Amy Sonnischsen for letting me know about Eowyn Ivey's The Snow Child. This book kept me reading late into the night and had me obsessively reflecting early the next morning.
The story is about a childless couple, Jack and Mabel. They build a child out of snow. The next morning, their creation is gone. But a child of the woods, who calls herself Faina, finds her way to them.
It's a simple tale, based on a fairytale in fact, but not so straight-forward because it is rendered with a veiled simplicity. The story is as harsh and beautiful as the wild Alaskan landscape Ivey paints. She walks a thin, ice-crack line between magic and realism. It wind-soars with the beauty of childhood itself, then reminds us how fleeting childhood truly is. Questions haunt and linger, keep our hearts beating with wonder. What is real? What is imagined? Does it matter, really, in the end?
This book, for me, was magic. Some books create a stirring within me, a whisper in my heart. I wish I had written this, I think. It's not jealousy. It's a feeling hard to express. An ache that says, if only this book were mine, not just as I read it or hold it or think of it tomorrow or next year or forever. But if it were inherently mine. I felt that way about this book.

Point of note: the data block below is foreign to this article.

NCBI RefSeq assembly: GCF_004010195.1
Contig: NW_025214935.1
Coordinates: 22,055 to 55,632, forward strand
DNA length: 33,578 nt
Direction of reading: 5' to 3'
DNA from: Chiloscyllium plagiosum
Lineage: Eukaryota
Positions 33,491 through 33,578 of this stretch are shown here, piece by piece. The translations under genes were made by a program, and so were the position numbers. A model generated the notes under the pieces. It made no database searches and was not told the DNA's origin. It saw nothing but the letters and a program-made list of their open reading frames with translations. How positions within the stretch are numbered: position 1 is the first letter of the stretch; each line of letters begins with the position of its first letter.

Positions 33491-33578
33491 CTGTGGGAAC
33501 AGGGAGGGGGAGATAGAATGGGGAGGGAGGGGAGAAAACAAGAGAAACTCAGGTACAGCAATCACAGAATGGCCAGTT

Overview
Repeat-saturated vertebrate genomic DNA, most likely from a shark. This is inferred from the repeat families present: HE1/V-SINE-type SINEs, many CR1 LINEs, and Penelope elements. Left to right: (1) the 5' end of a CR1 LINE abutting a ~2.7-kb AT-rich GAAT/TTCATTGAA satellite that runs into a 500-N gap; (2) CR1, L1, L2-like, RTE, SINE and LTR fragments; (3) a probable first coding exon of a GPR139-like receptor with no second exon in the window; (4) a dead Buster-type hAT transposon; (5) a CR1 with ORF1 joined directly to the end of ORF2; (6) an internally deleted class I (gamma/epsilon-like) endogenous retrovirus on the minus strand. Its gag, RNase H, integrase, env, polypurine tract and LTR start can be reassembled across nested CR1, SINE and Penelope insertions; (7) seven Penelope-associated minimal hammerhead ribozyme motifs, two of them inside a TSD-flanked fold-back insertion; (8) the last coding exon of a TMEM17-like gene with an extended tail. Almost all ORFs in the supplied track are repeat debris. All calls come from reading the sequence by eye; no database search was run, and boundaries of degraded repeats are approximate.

I read The Snow Child before and after a snowy hike of my own. When I reached the peak and turned around, there was, I kid you not, a little rose-cheeked girl with white-blonde hair sitting in the snow. She leaned against a birch tree. She held a sandwich in her tiny hands. She was chaperoned, of course. Not the wild wood creature I wanted to imagine. But I couldn't believe the strange and wonderful way this book had come true for me.